To accept this conclusion one must step into the Georgian leaderships shoes. Too often the Western observers have fallen prey to the trap of the - mirror imaging" analysis mistake, trying to project own values and conceptual frameworks on foreign policymakers. Not facing themselves since the WWII a threat that would question the very existence of their statehood, the - old Europe" countries ignore the all-dominating effect of security in the post-soviet area. Uncritically accepting the Russian interpretation of the facts does not help much to understand Georgias motives either, since Moscows habit to provide manipulative and distorted views creates a huge margin for error.
A good example of this is the declaration by president Medvedev that Russias invasion of Georgia was legitimate, having the mandate of international community and being in accordance with the international law. Another one is the interview of the acting Russias representative at the OSCE V. Voronkov, when he claimed the EU observers cannot go into South Ossetia because without the consent of the local authorities (he meant the self-styled South Ossetias leadership) they will violate the international law. Both opinions have nothing to do with international law and in fact are aimed at the domestic audience.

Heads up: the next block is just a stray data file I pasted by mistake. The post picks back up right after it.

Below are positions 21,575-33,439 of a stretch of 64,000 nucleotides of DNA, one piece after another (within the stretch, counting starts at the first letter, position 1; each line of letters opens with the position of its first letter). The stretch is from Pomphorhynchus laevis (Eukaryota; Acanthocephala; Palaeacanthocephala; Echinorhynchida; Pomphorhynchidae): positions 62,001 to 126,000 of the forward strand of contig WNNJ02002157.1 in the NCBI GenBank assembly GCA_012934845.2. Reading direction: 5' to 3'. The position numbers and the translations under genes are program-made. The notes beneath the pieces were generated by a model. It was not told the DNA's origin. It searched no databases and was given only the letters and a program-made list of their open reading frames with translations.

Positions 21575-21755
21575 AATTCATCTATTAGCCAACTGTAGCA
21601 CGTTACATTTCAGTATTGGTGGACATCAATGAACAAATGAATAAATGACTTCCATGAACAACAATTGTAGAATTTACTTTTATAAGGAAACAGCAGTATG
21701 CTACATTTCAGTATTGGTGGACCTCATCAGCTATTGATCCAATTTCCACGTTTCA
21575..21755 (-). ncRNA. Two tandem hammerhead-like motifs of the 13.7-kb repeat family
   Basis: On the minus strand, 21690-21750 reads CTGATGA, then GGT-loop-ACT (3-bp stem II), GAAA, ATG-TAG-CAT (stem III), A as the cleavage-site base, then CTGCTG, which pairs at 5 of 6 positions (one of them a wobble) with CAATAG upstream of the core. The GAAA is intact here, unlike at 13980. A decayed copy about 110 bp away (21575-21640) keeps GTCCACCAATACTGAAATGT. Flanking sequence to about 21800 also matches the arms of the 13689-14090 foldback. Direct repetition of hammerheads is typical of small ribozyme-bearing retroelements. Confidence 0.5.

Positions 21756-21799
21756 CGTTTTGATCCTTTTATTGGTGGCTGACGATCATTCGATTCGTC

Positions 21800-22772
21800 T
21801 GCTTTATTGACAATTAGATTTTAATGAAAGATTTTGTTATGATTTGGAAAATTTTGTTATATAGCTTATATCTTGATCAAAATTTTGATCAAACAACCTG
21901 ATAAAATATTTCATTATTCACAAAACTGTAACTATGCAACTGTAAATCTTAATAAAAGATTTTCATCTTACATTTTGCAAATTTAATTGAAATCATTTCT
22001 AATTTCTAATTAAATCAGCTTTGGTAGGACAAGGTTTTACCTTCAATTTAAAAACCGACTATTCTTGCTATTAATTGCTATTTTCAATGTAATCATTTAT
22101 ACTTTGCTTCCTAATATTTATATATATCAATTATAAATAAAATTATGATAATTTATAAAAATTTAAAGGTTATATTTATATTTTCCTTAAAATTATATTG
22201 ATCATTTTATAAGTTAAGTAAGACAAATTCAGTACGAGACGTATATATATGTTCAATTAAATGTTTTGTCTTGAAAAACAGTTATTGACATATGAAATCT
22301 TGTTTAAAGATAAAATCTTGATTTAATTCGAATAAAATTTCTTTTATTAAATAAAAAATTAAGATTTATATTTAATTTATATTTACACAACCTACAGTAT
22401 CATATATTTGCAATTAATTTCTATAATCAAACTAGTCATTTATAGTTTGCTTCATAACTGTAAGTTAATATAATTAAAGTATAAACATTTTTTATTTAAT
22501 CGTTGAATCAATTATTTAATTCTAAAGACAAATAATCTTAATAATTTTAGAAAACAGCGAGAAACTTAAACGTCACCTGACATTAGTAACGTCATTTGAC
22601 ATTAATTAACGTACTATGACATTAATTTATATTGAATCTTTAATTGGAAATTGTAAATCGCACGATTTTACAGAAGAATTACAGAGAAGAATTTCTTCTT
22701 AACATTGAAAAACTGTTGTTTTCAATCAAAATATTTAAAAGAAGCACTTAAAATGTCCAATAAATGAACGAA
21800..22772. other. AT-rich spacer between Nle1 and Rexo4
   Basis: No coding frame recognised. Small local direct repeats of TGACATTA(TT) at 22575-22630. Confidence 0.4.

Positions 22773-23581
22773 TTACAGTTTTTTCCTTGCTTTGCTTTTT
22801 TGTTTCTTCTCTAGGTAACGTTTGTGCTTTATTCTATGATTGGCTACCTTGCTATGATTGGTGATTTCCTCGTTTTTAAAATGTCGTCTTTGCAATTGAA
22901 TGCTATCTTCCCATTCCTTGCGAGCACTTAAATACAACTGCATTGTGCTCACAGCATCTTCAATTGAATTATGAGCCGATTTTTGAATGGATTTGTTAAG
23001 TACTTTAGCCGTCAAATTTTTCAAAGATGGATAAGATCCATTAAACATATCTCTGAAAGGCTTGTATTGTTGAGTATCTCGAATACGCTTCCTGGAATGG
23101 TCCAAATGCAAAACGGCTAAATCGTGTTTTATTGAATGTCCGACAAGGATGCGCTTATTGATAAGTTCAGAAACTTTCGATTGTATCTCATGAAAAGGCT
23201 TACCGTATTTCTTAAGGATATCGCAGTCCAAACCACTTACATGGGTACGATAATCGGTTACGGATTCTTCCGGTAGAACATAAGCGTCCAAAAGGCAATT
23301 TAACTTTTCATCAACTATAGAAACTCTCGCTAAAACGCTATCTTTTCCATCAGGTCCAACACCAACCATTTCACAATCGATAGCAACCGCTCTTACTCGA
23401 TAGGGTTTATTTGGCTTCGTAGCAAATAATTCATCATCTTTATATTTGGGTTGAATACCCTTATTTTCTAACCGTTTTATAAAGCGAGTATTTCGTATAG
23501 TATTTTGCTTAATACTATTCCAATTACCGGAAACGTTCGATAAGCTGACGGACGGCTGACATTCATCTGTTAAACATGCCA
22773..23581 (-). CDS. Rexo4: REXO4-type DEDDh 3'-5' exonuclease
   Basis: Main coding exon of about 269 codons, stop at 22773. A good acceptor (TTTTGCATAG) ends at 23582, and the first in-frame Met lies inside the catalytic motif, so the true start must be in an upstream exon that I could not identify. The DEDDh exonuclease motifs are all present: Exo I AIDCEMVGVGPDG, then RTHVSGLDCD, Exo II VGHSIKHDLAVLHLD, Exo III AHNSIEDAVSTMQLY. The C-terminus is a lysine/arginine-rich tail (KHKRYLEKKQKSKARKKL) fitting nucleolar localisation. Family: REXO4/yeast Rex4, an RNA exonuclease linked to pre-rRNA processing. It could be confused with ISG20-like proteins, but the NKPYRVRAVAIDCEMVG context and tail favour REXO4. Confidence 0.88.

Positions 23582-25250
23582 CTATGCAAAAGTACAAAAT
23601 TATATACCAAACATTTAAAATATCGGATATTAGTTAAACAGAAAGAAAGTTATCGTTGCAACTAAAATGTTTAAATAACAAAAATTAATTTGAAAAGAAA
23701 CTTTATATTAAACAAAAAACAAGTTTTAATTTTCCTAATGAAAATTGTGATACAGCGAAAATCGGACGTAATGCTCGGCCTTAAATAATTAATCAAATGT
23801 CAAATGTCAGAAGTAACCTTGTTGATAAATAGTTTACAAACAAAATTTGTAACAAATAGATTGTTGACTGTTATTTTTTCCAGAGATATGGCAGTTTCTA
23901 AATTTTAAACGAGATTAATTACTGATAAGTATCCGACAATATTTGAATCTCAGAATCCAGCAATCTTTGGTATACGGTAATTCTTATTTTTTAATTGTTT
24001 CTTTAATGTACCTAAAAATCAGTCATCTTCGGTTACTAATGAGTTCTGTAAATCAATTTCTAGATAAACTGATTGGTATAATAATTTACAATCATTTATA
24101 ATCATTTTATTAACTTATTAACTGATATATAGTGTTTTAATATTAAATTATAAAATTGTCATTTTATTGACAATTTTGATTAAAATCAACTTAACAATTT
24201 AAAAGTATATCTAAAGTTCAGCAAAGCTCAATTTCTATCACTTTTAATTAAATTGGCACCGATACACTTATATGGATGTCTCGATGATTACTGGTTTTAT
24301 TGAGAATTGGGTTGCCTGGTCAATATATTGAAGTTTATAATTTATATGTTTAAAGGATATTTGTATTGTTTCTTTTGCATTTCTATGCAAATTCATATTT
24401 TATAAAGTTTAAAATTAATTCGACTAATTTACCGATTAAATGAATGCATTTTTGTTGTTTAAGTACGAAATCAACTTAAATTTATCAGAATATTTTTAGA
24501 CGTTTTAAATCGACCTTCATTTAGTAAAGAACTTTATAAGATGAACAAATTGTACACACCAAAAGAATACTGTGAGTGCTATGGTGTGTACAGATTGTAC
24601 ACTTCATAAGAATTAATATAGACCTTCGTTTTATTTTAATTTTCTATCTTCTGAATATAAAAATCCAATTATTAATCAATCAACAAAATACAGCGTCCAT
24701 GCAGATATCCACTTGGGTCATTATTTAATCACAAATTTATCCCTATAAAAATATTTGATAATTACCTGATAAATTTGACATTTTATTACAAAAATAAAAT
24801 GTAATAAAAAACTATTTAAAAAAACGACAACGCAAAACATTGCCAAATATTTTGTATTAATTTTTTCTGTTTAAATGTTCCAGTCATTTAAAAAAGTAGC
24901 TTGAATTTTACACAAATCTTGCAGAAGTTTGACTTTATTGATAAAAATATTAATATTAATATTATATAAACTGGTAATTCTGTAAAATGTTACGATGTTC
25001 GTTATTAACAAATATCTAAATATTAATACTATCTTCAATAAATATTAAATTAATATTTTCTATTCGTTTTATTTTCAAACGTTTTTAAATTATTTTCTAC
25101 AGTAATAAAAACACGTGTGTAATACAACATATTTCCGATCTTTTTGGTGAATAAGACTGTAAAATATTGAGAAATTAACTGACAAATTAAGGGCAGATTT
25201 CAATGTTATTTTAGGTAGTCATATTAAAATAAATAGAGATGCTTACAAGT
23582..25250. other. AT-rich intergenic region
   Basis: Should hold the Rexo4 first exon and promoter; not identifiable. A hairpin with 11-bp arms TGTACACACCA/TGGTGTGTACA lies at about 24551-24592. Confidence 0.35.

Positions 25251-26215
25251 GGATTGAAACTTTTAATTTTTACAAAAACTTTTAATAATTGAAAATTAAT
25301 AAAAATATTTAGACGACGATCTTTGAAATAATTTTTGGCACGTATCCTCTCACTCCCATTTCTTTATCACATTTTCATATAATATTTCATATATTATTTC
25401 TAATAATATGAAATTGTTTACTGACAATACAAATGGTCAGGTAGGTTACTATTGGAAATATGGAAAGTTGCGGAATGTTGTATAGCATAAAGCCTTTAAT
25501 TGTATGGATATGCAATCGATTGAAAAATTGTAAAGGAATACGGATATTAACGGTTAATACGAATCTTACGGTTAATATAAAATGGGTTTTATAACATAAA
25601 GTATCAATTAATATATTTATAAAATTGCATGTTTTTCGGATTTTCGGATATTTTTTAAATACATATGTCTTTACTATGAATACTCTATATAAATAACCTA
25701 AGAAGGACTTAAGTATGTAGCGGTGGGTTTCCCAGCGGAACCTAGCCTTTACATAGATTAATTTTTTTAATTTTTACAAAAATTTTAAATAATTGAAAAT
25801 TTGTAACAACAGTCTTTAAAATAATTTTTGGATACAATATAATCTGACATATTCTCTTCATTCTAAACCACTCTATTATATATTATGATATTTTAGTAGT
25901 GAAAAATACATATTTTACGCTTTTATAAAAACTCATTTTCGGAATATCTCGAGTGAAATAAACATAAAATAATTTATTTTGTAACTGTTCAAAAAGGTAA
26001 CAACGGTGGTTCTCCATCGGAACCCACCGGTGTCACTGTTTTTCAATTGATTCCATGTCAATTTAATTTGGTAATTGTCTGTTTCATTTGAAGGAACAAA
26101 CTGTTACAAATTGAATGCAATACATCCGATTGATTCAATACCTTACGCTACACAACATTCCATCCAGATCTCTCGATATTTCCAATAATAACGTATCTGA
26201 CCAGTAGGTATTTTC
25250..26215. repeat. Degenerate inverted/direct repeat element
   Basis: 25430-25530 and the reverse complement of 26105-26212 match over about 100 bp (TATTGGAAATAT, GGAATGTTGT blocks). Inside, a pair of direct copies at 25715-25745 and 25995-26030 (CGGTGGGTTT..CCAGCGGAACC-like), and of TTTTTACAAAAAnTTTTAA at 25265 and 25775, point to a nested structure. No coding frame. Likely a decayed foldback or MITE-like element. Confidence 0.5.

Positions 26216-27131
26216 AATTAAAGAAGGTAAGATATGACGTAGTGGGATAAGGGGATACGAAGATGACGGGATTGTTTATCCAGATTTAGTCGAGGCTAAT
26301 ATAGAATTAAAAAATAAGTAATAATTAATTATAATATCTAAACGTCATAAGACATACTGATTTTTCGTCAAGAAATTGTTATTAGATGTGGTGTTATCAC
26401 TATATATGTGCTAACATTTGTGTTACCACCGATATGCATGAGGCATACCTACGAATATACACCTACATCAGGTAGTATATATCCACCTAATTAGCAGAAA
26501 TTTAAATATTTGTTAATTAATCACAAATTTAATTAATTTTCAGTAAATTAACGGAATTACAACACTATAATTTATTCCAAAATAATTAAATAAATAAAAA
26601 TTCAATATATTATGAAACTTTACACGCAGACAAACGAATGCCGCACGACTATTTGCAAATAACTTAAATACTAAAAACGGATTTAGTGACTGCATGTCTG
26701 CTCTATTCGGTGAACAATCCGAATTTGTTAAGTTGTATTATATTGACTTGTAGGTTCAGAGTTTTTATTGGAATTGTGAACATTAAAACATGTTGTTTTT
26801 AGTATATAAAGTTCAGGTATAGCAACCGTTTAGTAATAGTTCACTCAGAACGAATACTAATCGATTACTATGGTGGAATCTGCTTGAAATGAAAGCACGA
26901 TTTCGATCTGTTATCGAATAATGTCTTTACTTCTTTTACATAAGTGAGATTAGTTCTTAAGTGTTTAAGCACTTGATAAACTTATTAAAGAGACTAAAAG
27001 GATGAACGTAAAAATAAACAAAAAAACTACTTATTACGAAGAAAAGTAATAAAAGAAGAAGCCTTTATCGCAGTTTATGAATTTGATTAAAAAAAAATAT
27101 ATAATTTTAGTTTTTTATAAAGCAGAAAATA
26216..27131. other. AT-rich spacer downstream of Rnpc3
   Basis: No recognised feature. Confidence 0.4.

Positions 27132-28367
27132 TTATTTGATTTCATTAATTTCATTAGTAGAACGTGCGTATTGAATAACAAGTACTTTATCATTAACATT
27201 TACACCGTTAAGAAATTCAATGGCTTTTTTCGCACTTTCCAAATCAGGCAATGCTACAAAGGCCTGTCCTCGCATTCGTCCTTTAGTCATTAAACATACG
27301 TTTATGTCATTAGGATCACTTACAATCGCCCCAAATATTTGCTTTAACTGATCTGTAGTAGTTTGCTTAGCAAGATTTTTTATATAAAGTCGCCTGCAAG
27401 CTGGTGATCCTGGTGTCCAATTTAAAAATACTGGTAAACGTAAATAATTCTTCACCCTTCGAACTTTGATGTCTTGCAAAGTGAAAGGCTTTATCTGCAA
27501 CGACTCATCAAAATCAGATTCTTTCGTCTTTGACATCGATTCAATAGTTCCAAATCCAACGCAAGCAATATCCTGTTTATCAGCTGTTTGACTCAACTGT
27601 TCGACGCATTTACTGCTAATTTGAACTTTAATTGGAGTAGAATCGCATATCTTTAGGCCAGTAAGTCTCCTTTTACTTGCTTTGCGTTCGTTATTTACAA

The desperate perception of insecurity that dominated the mental map of Georgian policymakers has been reflected in their bellicose rhetoric towards Russia. Georgia is facing the threat of its annihilation as a sovereign and independent state. The issue of the two separatist conflicts on its territory, whose fire has been fanned by Russia for years, is taking priority over any other problems in the country.
Georgia views the NATO membership as its only effective security option. Given NATO promise to discuss the MAP perspective for Georgia in December, Moscow has made continuous efforts to destabilize the situation in the two conflict areas. It did so to convince the West that Georgia cannot be accepted into NATO, as an unstable country. Strikingly, some NATO members have confirmed this logic, by this inviting Russia to stage incidents and fire exchanges in the conflict regions.